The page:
West Java is Indonesia’s most populous province. With 48 million inhabitants, 18 percent of Indonesia’s 260 million populations live in this province. The province has a 97 percent Muslim population. It is probably the most important province to observe with regard to any development in the Islamic conservatism in Indonesia. The province’s vast network of conservative Islamic schools and ulama was perceived as contributing the bulk of the ‘Aksi 212’ rallies in 2016/17, which brought down former Jakarta Governor Basuki Tjahaja Purnama. Even though West Javanese demonstrators could not vote in the Jakarta gubernatorial election, their influx to matters that would greatly affect the outcome of the election indicated the surge of conservatism in Indonesia, including in West Java.
This presentation aims to shed some light on the growth of Islamic conservatism in West Java. It will answer these research questions: Whether West Java has indeed undergone a process of further santrinisasi or is this seeming growth of Islamic conservatism only a mere fad? Has the widespread use of the social media and information technology, at least in the urban areas contributed to this process? What sort of ideological and political outlook do the new conservatives have? What consequences would this growth bring to the national politics as Indonesia conducts its general election on 17 April 2019?
About the Speaker
Irman Gurmilang Lanti is currently Visiting Senior Fellow in the Indonesia Programme, Institute for Defence and Strategic Studies, S. Rajaratnam School of International Studies, Nanyang Technological University, Singapore and Senior Associate in the Centre for International, Gender, and Cultural Studies, Faculty of Social and Political Science, Padjadjaran University, Bandung, West Java, Indonesia.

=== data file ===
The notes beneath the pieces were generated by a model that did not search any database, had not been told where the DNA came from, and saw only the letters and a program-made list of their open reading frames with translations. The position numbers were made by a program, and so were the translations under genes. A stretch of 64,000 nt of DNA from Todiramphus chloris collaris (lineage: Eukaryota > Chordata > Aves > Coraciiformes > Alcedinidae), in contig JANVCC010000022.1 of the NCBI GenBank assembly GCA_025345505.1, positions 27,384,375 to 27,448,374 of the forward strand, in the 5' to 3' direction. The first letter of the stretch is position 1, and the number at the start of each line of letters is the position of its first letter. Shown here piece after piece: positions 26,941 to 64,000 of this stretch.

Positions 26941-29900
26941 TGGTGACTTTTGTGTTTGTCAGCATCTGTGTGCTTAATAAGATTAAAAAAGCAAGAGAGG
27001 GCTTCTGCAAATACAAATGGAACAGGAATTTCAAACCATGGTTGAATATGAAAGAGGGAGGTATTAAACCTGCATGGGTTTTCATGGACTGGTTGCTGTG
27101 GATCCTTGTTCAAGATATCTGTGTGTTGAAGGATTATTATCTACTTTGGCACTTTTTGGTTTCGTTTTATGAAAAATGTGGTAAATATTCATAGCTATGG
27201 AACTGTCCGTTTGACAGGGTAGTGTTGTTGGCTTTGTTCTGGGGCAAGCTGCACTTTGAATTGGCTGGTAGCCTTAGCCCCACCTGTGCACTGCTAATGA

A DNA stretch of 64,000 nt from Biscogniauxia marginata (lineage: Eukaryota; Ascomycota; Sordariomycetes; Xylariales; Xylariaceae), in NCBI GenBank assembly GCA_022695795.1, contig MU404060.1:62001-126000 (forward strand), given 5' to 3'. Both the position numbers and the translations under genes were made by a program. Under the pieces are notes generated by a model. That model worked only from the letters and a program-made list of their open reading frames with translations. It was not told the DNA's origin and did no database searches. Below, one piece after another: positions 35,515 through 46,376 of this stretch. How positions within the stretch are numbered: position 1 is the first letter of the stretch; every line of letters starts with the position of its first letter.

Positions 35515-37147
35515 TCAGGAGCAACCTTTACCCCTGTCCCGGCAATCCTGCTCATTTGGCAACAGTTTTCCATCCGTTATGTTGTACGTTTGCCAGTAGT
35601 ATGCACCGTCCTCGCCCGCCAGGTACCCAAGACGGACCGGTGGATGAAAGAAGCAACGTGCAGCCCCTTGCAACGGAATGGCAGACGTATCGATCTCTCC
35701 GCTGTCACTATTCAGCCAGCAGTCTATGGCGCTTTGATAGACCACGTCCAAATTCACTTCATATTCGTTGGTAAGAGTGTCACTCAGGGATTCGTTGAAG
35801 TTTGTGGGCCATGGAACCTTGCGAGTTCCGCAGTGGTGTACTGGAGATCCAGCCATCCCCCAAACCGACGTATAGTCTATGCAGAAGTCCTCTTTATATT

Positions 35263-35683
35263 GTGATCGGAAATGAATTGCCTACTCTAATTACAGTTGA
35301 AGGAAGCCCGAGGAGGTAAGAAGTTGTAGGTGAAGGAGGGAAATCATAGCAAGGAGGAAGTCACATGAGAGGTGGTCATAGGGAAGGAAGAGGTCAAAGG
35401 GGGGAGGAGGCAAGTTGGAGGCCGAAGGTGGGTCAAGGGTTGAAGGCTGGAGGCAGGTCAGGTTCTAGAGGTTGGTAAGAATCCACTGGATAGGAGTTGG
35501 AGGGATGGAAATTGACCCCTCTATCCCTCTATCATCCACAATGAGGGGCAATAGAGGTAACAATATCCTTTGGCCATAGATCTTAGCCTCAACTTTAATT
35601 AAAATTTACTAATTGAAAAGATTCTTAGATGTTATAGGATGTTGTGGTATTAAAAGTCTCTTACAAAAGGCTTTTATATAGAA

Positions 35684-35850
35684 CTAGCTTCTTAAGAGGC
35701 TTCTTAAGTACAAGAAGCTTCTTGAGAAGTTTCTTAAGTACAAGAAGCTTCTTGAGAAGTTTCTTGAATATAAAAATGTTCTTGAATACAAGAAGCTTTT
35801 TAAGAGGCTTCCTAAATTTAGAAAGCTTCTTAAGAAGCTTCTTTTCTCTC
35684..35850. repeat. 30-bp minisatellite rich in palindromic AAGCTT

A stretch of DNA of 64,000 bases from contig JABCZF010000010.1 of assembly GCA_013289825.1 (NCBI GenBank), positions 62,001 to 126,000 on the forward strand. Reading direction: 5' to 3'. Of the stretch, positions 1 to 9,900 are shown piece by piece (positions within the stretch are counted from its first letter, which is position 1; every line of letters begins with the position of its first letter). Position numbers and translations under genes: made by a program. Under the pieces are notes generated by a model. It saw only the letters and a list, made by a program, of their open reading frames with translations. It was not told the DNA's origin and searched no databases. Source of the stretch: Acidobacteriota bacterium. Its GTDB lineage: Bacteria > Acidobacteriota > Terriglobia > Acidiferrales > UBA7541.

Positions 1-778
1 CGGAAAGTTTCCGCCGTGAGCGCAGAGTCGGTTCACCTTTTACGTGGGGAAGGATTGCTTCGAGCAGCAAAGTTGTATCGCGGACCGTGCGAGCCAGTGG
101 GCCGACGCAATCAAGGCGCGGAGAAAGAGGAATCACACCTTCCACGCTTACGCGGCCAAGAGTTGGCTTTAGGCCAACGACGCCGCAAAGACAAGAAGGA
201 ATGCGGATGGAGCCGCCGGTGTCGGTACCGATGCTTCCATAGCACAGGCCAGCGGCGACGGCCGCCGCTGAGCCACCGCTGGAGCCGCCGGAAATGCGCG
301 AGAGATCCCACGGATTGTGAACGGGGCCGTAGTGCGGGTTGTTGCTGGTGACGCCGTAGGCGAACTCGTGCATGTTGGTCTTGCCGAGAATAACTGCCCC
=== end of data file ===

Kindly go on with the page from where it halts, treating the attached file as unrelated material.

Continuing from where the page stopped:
Dr Lanti has expertise in the area of democracy promotion, capacity building for civil society, and governance reform in Indonesia. He served as Executive Director of the TIFA Foundation from 2012 to 2014, overseeing grants to more than 100 Indonesian Civil Society Organisations. Prior to this appointment, he held a number of senior positions in the Deepening Democracy project of the Governance Unit, United Nations Development Programme (UNDP) Indonesia Office, from 2006 to 2012. Earlier in his career, Dr Lanti worked as a researcher with a number of public policy think tanks, including the Centre for Information and Development Studies (CIDES), the Habibie Center, and the Indonesian Institute. He was a Visiting Research Associate with the Institute of Defence and Strategic Studies (IDSS) from May 2001 to August 2002 and a Visiting Research Fellow from January to February 2005.
Dr Lanti received his degrees from Padjajaran University (B.A. International Relations), George Washington University (M.A. International Affairs) and the University of British Columbia (Ph.D. Political Science).